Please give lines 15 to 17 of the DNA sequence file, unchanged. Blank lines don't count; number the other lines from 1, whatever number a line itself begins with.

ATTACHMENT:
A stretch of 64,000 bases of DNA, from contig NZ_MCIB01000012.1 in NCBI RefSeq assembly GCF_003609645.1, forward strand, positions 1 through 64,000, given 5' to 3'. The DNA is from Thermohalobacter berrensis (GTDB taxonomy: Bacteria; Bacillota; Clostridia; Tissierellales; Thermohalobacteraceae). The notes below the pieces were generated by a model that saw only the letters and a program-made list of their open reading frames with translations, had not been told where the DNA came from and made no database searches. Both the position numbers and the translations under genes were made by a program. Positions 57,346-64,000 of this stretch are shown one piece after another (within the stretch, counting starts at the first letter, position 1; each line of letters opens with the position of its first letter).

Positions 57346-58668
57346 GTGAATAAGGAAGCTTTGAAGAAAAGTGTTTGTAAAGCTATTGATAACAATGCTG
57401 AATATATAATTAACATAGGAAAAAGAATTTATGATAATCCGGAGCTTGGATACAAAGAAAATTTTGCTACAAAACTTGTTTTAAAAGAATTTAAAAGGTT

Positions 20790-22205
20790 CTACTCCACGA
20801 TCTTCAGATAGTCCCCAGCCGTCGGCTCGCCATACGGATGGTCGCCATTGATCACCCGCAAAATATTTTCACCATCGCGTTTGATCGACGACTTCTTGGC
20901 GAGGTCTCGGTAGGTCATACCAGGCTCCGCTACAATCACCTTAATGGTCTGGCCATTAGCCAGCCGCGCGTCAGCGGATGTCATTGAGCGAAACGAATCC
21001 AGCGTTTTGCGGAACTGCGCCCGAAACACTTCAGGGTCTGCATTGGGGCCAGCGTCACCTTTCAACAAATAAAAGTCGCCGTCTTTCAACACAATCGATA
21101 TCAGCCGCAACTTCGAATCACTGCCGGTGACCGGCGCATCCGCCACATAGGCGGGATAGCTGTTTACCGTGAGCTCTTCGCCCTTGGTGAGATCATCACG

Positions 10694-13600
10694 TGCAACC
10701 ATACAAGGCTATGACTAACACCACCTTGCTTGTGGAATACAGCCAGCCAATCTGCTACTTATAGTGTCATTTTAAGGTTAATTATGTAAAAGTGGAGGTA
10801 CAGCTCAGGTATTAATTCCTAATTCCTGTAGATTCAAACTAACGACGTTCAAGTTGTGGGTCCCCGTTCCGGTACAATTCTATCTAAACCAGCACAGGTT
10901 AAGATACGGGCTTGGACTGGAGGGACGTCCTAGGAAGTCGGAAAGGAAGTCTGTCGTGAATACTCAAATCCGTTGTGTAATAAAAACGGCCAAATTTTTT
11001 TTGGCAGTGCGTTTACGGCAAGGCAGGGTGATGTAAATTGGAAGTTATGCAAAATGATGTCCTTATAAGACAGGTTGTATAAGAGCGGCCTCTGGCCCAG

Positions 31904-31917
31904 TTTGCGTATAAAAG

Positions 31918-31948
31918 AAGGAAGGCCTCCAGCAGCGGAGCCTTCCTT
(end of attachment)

10901 AAGATACGGGCTTGGACTGGAGGGACGTCCTAGGAAGTCGGAAAGGAAGTCTGTCGTGAATACTCAAATCCGTTGTGTAATAAAAACGGCCAAATTTTTT
11001 TTGGCAGTGCGTTTACGGCAAGGCAGGGTGATGTAAATTGGAAGTTATGCAAAATGATGTCCTTATAAGACAGGTTGTATAAGAGCGGCCTCTGGCCCAG

Positions 31904-31917